You applaud the man’s candor and his positive attitude, but you have to wonder if maybe he’s a bit deluded. Right now Portland’s contracted roster includes Nolan Smith, Elliot Williams, Kurt Thomas, Luke Babbitt, Wesley Matthews, and LaMarcus Aldridge. Nolan, Elliot, and Luke are all on their rookie deals, Kurt Thomas isn’t getting any younger. LA’s here to stay.

Wesley, as always, is a bit of a wild card. He’s getting starter money, but not putting up amazing stats. He’ll be in the gym all summer, that I can guarantee, and there’s a half-way decent chance he reports to training camp in the best shape of his life shooting the ball better than half the guys in the league. There’s also a chance that his rookie season in Utah was the outlier, not his sub-par season in 2011-12.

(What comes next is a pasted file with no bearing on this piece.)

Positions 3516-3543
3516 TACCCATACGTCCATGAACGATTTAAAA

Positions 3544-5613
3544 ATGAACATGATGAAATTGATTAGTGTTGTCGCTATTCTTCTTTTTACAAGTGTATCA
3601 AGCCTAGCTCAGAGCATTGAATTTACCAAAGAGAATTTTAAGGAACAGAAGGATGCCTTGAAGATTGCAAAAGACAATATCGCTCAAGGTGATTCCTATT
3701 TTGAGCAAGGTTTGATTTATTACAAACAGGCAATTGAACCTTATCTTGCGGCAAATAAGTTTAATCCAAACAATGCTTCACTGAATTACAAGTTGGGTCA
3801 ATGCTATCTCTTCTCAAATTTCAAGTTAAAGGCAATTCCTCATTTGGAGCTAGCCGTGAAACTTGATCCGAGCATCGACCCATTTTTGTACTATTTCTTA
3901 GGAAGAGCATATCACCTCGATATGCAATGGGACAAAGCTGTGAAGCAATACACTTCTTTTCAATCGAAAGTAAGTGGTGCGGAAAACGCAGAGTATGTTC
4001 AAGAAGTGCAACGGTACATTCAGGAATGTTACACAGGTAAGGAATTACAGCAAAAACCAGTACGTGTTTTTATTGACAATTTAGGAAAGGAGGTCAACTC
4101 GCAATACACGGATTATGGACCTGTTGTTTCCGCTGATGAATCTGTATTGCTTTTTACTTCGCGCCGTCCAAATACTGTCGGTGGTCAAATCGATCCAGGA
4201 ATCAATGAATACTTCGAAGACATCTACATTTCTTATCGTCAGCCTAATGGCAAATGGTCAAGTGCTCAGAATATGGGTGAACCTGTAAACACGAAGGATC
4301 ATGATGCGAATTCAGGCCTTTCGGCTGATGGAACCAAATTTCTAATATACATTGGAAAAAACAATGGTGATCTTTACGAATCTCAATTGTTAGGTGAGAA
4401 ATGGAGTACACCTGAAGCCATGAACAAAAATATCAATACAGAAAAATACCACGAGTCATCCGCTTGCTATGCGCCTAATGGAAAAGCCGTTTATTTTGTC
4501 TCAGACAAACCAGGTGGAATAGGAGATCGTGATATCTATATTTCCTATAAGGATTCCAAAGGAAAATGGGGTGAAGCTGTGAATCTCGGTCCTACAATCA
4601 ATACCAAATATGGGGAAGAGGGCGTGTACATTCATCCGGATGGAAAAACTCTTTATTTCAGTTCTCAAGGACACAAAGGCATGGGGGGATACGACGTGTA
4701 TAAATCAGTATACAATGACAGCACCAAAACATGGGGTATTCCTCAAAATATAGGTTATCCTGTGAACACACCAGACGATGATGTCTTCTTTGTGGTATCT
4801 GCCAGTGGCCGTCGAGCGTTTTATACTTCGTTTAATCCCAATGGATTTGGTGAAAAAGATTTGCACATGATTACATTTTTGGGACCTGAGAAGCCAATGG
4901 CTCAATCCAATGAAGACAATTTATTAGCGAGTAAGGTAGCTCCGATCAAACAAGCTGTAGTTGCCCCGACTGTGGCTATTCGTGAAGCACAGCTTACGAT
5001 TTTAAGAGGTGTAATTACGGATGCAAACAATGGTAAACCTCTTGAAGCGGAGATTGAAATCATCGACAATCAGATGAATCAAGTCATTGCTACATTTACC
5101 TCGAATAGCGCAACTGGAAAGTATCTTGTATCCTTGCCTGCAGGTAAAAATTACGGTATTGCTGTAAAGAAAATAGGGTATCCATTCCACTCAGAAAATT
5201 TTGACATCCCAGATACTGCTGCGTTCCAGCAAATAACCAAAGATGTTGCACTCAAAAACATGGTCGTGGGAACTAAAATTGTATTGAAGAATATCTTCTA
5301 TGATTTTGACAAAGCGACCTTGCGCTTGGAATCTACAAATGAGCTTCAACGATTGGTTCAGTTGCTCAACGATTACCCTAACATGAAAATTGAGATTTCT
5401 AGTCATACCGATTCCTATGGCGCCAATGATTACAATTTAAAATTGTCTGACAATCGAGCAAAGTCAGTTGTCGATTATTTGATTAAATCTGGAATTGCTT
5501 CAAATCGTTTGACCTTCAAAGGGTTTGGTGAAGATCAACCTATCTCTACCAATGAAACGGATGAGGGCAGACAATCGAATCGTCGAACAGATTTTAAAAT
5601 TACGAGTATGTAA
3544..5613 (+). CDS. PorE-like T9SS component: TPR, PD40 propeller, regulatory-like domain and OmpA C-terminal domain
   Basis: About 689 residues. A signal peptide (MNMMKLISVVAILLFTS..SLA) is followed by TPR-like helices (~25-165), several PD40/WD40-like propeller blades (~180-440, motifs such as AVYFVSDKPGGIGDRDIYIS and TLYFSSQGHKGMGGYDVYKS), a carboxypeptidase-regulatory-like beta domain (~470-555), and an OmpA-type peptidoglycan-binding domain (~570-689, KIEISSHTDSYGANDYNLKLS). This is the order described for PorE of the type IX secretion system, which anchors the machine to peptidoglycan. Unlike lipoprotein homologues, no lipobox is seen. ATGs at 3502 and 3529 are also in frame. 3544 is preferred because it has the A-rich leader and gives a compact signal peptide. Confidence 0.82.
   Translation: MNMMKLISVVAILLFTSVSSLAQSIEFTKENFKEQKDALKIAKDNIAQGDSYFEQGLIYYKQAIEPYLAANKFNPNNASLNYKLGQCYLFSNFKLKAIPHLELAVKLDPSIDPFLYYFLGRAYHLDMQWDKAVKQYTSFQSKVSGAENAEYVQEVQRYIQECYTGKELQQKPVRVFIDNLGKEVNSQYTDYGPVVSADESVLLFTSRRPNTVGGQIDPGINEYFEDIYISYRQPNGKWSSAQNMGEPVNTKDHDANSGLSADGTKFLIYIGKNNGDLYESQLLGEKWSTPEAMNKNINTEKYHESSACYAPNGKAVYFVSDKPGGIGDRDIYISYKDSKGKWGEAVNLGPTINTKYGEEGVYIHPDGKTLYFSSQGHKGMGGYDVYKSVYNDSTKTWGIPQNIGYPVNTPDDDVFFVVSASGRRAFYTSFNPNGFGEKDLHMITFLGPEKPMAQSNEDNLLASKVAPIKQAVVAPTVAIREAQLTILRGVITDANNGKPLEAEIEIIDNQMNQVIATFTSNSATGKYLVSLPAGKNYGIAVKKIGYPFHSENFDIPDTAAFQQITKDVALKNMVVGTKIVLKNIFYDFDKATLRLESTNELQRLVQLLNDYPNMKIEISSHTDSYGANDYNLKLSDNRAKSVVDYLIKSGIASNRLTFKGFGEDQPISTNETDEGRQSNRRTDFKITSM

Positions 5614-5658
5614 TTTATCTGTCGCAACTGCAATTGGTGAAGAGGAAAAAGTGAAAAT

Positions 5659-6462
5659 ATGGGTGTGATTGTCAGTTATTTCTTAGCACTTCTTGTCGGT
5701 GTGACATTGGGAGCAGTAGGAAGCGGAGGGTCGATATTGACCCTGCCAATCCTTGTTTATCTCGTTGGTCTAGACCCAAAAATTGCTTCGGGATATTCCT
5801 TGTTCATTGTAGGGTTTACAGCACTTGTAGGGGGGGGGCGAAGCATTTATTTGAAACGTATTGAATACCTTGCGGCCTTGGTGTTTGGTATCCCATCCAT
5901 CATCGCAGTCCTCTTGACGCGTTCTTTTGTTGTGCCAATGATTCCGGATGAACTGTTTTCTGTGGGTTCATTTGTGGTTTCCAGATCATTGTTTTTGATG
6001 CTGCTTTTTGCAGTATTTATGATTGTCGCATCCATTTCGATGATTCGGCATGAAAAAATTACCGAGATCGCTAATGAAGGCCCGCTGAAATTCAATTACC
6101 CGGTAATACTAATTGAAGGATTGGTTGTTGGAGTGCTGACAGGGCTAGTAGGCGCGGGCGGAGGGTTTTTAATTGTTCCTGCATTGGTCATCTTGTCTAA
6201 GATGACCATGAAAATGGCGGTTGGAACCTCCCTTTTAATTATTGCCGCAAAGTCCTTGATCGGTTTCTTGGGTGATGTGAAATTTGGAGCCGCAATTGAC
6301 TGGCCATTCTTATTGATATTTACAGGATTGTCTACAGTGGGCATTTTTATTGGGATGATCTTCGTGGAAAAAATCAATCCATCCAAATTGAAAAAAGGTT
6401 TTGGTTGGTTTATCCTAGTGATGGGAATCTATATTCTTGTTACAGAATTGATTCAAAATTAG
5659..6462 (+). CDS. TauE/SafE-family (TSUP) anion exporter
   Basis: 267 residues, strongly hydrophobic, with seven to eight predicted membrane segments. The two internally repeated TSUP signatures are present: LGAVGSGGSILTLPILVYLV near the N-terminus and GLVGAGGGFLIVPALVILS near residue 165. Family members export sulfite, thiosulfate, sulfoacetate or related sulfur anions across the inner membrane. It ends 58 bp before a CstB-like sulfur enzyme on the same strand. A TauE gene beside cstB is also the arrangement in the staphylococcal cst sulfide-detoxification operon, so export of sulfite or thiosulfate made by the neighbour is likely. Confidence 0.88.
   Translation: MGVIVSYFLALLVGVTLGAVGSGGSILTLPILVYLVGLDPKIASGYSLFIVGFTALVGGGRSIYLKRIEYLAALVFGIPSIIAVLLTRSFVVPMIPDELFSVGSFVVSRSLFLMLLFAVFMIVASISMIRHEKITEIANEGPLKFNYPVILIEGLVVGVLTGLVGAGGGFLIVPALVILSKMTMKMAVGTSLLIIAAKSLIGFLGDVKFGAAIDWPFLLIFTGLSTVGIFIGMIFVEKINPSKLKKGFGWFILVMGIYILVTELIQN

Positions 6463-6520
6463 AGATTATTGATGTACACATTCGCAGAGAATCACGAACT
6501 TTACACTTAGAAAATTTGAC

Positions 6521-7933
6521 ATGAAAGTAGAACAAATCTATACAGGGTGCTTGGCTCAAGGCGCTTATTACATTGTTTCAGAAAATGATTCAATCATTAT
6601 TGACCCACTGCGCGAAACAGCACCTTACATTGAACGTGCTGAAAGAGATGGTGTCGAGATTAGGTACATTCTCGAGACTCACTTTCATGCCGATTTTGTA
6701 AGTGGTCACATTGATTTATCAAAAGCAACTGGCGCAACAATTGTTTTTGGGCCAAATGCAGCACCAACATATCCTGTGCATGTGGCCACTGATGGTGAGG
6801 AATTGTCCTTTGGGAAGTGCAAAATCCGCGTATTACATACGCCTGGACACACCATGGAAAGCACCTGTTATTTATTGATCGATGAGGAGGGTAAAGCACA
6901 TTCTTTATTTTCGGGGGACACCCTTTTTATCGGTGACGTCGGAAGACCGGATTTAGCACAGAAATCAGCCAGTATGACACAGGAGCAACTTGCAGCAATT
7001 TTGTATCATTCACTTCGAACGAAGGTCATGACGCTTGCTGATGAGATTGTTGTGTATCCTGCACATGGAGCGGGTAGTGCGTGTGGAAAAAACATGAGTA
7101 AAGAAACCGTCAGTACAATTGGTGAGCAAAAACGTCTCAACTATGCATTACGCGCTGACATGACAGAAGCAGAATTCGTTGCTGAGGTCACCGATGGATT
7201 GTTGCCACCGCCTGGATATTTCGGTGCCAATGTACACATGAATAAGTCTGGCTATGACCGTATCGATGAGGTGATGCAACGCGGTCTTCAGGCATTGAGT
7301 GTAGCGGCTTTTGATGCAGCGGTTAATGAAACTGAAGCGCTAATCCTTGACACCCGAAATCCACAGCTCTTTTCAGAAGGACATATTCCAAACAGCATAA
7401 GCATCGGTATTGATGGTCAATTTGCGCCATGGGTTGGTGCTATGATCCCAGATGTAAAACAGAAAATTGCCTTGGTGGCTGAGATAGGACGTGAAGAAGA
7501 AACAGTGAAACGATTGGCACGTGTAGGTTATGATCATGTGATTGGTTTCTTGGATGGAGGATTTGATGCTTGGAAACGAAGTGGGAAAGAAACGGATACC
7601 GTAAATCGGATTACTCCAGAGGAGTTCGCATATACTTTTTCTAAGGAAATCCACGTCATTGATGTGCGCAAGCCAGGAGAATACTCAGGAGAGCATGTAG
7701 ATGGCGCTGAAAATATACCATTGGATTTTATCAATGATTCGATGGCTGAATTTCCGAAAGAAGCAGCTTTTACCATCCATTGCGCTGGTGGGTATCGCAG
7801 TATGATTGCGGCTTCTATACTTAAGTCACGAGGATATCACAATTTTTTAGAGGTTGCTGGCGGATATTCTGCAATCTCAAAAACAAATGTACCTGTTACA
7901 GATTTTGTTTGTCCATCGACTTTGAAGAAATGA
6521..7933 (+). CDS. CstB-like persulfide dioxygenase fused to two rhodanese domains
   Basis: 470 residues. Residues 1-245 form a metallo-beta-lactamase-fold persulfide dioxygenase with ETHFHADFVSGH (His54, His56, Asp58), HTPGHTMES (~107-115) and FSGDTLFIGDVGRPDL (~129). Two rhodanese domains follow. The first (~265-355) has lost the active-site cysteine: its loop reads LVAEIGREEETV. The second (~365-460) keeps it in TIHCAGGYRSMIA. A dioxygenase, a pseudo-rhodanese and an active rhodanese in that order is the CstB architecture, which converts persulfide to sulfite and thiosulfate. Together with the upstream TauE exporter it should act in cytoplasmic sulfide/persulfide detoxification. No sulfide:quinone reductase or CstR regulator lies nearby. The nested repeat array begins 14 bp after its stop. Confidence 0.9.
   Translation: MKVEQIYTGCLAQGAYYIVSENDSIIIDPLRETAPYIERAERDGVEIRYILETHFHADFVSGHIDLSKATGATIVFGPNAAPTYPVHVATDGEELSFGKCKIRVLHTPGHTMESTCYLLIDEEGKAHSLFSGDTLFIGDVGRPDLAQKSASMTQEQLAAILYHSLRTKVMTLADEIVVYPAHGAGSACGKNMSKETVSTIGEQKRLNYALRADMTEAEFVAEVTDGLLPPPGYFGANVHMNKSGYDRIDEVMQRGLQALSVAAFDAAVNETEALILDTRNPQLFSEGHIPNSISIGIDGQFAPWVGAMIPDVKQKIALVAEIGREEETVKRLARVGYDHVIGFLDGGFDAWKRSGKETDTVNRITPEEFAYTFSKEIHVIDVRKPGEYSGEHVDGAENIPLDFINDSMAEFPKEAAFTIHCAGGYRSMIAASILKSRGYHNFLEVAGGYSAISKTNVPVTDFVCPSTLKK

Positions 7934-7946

That takes care of the contracted guys. As for the non-contracted guys. Shawne Williams has a player option that he claims he’ll pick up, but he could still be bought out. Jamal Crawford has the all important player option that I seriously doubt he’ll pick up. Raymond Felton has a team option (although not according to storytellerscontracts.com, however they do say he was signed for two years with one guaranteed) which it seems unlikely Portland will take but that’s certainly not a sure thing. Everybody else has nothing.

The Blazers’ first order of business will be to come to terms with Nicolas Batum, once that is taken care of they’ll take a long hard look at what they’ve got left and make some very tough decisions.